We talked to Mark Piller of Backendless about its visual app development platform and COVID-19.
First of all, how are you and your family doing in these COVID-19 times?
Mark Piller: As well as everyone else, trying to stay safe, wearing a mask, washing hands for 20 seconds, and avoiding crowded spaces.
Tell us about you, your career, how you founded Backendless.
Mark Piller: I came to the U.S. as a refugee from the former Soviet Union in the early 90s. Over the years, I worked in a variety of corporate roles in organizations ranging from tiny startups to Fortune 100 companies. Eventually, I formed a company called Midnight Coders (it was just me, but the plural made it seem bigger for attracting clients!) and in 2012, launched what would become Backendless as you see it today. I am the sole founder and have bootstrapped the business to this point, which gives us a great amount of flexibility to innovate without any private interests. While the initial vision was to create a complete application development platform, we started with the universal back-end system first. It is the hardest and the most important component. After all, if your back-end fails, it doesn’t matter how beautiful the UI is – its value is reduced to zero. Fast forward to 2020, and now we are looking to really embrace the no-code space and expand our business to the millions of small businesses and entrepreneurs looking to bring their app idea to life.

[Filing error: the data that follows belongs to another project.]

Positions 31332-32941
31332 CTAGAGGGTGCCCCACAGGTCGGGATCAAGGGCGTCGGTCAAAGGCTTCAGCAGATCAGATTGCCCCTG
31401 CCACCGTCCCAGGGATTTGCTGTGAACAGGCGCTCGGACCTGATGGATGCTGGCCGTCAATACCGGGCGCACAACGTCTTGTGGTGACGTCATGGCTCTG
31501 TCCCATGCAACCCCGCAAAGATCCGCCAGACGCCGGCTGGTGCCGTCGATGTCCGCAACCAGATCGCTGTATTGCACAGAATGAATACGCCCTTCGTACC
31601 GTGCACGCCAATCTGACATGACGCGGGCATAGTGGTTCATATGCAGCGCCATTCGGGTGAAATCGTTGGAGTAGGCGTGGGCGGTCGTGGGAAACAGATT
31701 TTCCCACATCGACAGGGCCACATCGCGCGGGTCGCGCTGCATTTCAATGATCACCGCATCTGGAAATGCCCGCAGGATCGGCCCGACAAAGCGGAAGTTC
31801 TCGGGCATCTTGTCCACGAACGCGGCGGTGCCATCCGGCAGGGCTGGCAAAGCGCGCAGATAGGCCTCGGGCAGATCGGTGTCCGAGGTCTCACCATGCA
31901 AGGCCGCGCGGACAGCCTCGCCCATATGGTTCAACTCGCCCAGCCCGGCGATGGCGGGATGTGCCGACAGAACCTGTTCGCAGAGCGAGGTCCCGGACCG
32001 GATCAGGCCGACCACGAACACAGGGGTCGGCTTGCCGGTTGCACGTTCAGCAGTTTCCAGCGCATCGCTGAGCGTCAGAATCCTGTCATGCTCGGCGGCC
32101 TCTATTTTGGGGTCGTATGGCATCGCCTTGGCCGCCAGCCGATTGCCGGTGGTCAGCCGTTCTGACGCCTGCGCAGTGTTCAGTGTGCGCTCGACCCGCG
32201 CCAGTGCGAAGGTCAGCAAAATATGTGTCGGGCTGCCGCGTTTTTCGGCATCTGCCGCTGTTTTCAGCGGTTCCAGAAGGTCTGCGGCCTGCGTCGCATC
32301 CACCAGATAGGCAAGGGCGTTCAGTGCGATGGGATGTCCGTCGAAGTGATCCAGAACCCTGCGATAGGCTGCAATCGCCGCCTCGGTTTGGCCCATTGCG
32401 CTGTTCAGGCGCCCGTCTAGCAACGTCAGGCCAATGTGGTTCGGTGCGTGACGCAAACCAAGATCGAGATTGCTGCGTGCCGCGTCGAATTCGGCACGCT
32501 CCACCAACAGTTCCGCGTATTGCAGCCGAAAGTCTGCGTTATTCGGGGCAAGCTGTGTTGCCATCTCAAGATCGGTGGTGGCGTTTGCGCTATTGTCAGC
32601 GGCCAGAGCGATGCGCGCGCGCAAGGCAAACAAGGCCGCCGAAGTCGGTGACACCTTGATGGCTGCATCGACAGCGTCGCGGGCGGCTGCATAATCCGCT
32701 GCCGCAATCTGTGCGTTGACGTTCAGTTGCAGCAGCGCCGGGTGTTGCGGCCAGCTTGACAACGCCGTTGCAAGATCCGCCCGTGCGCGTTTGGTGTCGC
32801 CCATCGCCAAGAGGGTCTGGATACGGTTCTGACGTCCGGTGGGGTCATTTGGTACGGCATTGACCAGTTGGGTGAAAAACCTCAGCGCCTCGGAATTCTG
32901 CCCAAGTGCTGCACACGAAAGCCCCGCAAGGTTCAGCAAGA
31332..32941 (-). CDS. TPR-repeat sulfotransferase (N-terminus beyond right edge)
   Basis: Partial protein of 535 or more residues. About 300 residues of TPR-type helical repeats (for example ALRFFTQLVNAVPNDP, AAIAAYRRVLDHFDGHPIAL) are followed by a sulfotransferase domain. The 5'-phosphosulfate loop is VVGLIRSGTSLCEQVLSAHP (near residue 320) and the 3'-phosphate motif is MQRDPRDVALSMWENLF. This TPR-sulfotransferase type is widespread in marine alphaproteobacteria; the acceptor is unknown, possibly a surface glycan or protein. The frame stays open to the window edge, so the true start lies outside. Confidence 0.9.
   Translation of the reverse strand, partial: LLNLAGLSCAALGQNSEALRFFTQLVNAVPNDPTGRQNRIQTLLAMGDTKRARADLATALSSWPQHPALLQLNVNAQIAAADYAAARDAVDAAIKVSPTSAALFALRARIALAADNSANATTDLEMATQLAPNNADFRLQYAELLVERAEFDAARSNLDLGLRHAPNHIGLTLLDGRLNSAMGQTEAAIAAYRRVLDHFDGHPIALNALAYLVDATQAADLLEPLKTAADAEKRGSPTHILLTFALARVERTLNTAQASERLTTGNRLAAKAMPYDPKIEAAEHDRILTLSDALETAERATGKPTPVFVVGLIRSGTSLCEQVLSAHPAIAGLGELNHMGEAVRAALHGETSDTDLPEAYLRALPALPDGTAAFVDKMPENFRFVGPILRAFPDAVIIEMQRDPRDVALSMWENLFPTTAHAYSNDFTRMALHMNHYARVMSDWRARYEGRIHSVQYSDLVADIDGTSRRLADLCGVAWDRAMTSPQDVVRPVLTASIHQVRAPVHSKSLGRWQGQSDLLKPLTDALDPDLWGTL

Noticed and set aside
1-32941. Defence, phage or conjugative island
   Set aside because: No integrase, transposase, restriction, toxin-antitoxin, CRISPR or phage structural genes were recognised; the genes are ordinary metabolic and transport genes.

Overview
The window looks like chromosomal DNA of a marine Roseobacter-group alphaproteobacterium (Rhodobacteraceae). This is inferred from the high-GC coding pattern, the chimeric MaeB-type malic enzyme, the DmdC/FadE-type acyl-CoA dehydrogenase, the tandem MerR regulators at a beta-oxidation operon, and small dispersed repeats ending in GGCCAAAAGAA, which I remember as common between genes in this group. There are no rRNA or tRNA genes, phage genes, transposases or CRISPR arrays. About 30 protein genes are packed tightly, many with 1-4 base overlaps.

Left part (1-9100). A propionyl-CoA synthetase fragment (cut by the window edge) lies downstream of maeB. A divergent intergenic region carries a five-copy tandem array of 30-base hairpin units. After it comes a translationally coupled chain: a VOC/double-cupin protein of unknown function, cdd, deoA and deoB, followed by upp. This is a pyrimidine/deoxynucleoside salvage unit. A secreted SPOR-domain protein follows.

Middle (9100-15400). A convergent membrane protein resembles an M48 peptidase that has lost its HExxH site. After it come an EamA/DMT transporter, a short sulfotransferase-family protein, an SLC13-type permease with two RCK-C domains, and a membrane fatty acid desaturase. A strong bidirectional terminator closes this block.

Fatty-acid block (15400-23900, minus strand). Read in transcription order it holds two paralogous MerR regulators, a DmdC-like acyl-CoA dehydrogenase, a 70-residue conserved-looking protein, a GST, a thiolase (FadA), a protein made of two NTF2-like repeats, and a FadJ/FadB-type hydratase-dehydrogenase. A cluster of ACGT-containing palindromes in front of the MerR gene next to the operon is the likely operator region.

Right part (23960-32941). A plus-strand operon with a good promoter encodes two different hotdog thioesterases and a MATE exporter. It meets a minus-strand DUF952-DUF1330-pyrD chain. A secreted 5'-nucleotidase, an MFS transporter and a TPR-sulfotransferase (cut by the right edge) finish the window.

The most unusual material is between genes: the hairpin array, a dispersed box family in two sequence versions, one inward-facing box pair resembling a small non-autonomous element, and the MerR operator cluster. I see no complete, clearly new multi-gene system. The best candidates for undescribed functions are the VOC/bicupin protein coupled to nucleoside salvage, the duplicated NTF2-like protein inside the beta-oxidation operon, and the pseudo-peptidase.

How does Backendless innovate?